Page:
Where is Mission School?

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Title: Where is Mission School?
Medium: Oil on Canvas
Size: 36 x 24 in
Series: Neo-classical
ID#: SGR2992
Year: 2009
Price: $1,500

“Where is Mission School?” was started in 2007 after reading an article in Artnews magazine titled New Visionaries: Contemporary Artists are Picking up by Barbara Pollack.  He found that some old friends from the San Francisco Art Institute started an art movement called Mission School.  The concept was inspirational, but the thought saddened him.  Living in Prague, his geographical distance felt solid and real.   His painting was initially called “Jesus tomb and the Mission School Blues”.  The “Jesus tomb” part was inspired by the recent discovery of the so called “Lost Tomb of Jesus”.   On the right side of the painting there is an image of the tomb but it was later covered up by a painting of a large red “Amanita Muscaria” mushroom.  The artist continued to develop the work by painting over the images with new paintings and documenting each step with a photographic record.  This layering and photo-preservation of multiple paintings is the backbone of the “Back-story Underpainting” series.

In the center of the painting is a self portrait of the artist as Napoleon holding onto the push stick for a Rocking Horse (Dada) Bear on skis.  The rocking bear is a subtle reference to the Dada Surrealist Movement.  There are hints of the Northwest Brown Bear on skis, symbolizing his personal experience during a skiing accident where he broke both of his legs at the age of 8, just weeks after getting out of the hospital for corrective surgery on his severe club feet.  The use of Napoleon suggests the theme of a short statured man becoming a ruler and the transformational properties inherent in the complex.  Sam is only 4 feet, 9 inches in height and uses crutches to walk.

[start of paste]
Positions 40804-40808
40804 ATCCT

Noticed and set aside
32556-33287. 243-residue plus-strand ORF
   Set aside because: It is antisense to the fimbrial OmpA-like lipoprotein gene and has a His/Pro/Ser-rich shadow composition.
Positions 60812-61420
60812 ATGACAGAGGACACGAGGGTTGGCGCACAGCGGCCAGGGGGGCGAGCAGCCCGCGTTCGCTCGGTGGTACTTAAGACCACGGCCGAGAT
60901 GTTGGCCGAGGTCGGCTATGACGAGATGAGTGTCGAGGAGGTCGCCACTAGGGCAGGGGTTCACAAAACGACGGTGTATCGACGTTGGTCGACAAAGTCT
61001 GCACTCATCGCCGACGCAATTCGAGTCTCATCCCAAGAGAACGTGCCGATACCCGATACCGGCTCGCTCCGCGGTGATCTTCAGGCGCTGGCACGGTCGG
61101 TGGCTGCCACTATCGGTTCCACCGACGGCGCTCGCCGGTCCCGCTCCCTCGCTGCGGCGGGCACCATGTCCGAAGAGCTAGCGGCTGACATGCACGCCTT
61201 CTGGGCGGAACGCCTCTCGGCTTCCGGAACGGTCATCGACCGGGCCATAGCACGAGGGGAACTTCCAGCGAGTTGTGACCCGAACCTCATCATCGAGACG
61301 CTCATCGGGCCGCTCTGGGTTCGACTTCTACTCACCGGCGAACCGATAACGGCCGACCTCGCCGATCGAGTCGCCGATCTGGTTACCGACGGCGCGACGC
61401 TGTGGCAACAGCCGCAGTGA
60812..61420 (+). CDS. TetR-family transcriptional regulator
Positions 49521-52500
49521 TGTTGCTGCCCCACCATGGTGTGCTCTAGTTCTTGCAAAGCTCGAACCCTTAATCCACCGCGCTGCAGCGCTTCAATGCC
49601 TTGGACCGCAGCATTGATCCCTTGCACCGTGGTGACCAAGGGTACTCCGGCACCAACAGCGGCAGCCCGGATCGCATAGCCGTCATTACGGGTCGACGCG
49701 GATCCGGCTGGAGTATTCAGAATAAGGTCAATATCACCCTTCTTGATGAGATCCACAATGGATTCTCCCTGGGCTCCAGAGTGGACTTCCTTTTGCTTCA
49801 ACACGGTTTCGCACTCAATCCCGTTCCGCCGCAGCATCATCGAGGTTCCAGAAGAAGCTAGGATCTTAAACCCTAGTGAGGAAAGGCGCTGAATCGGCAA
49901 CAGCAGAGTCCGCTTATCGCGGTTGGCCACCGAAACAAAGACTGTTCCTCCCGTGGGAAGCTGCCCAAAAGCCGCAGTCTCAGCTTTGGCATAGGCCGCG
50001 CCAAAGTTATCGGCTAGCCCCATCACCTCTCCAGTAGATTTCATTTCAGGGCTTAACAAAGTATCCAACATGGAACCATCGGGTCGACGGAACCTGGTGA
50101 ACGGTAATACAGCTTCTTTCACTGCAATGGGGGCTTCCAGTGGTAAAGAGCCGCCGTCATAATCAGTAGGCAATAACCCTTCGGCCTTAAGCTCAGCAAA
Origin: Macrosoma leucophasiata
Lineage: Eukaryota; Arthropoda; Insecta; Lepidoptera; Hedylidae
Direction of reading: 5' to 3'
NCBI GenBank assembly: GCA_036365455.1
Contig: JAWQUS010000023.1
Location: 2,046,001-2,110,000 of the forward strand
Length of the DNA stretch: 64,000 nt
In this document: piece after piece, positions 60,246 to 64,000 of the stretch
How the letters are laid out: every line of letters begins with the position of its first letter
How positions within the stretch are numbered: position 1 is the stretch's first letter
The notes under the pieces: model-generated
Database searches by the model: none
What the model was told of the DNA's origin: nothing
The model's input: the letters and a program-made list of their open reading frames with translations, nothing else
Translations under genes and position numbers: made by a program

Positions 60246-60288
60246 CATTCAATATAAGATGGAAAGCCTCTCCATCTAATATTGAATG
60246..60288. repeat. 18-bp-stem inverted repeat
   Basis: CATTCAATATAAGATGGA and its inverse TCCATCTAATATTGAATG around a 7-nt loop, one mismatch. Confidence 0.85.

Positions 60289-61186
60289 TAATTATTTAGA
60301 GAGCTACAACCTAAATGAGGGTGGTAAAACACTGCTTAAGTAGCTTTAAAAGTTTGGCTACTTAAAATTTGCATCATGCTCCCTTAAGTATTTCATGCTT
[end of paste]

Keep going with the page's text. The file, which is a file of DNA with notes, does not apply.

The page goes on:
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To the left of the image is Jesus tied to an old tree as opposed to the traditional cross in the background. The whole lower half of the painting contrasts with the bright blue sky. Beneath are submerged reference to the nuances of blind faith as dark and dangerous focuses lures toward death and torture.  In the top half of the image is Hot Air Balloons, a Bi-Plane and a bird in flight. The empty basket in the Balloon invites the viewer to climb in and float above.  The two windmills express the optimistic intersection of science and hope. The water tower was added from Sam Roloff’s memories of driving up and down the I5 corridor in California. He would often see the graffiti that gave Barry McGee his signature name “Twist” because of the icon of a screw twisting in the air. This image often begged the question as to “Where is Mission School?” and he answered with “on i5”.  This is his “calling out” to the mission school; saying “where are you?” and “what are you now?”

This work is one of the first great examples of “Back-story Underpainting” and has since inspired him to continue to participate regardless of geography and the complicating factors of parenting and time in this large conversation we have about art in life, after change, symbolic of growth, tethered to the past, eroded by the moment, infused with the now.